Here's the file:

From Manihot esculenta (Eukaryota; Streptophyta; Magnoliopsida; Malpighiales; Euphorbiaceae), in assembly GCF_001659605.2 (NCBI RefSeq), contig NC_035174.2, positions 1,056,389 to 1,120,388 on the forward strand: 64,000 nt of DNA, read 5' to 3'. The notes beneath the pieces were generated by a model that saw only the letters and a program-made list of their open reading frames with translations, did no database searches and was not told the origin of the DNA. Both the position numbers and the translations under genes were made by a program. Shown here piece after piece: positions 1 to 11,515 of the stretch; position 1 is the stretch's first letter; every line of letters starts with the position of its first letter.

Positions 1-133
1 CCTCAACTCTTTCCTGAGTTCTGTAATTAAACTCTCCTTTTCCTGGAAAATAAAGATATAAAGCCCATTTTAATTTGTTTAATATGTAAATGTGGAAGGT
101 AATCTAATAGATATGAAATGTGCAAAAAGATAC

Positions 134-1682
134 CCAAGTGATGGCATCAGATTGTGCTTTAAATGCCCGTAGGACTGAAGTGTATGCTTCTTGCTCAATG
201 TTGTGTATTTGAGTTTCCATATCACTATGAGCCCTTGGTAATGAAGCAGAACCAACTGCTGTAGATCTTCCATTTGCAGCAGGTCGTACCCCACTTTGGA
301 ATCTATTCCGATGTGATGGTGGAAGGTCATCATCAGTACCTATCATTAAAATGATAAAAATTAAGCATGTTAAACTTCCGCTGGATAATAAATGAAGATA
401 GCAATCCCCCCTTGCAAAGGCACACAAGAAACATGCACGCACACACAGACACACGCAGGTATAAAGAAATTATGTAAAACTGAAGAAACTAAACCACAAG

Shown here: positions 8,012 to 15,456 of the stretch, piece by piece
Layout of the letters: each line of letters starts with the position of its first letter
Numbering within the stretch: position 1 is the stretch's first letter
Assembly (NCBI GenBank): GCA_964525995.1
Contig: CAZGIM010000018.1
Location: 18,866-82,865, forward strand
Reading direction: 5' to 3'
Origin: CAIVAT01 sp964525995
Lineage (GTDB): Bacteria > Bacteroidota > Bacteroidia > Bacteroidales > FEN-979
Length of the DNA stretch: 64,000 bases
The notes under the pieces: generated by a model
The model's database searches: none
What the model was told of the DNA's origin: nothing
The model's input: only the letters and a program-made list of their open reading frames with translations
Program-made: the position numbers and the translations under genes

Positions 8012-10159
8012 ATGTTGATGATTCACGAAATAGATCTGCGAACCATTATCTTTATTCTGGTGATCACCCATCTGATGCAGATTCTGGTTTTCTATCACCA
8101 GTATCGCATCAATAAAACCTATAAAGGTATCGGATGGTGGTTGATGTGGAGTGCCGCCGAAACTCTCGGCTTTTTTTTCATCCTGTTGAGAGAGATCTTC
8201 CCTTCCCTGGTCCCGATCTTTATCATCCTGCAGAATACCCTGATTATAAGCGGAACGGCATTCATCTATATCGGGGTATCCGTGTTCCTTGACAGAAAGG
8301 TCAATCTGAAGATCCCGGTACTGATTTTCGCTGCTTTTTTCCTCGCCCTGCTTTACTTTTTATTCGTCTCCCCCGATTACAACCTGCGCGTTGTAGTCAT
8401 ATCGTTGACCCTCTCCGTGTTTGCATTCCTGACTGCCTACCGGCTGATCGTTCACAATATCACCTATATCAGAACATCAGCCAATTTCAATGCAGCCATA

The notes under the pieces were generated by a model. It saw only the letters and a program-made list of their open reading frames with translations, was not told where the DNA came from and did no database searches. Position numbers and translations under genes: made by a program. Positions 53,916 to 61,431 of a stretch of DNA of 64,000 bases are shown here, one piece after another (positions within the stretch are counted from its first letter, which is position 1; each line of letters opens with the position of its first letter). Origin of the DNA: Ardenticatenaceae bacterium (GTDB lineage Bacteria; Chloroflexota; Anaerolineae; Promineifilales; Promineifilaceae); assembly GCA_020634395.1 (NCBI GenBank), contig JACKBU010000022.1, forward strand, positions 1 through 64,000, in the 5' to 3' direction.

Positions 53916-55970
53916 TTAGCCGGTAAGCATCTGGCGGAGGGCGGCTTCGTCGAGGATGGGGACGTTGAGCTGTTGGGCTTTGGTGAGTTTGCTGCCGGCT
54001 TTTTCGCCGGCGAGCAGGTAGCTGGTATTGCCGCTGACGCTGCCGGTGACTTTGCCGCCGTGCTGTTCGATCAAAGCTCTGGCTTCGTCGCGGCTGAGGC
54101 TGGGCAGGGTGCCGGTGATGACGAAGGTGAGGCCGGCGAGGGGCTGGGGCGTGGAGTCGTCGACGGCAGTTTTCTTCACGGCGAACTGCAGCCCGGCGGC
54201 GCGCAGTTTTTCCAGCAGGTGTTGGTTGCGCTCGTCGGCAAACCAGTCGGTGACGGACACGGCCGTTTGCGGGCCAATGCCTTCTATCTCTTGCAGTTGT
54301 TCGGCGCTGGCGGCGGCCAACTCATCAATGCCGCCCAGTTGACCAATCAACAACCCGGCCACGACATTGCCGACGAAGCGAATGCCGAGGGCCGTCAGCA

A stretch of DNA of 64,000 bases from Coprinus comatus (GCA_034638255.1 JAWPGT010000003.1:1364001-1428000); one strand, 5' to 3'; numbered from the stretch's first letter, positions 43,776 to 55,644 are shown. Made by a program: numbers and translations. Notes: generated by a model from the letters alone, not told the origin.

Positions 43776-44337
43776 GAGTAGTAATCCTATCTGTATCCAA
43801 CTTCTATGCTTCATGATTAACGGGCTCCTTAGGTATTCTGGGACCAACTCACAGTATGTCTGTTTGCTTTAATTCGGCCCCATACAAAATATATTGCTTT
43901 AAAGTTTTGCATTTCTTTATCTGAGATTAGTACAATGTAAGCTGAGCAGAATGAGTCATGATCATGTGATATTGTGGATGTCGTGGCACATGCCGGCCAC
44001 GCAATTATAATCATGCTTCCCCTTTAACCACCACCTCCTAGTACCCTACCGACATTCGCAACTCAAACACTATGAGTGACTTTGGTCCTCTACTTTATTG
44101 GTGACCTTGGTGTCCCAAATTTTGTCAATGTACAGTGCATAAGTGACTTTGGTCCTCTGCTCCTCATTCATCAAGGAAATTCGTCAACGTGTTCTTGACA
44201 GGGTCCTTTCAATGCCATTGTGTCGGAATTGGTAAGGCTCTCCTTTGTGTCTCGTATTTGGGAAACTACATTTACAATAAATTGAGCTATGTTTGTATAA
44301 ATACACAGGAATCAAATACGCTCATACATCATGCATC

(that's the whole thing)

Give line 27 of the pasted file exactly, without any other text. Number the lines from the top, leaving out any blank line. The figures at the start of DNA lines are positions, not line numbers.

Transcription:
8101 GTATCGCATCAATAAAACCTATAAAGGTATCGGATGGTGGTTGATGTGGAGTGCCGCCGAAACTCTCGGCTTTTTTTTCATCCTGTTGAGAGAGATCTTC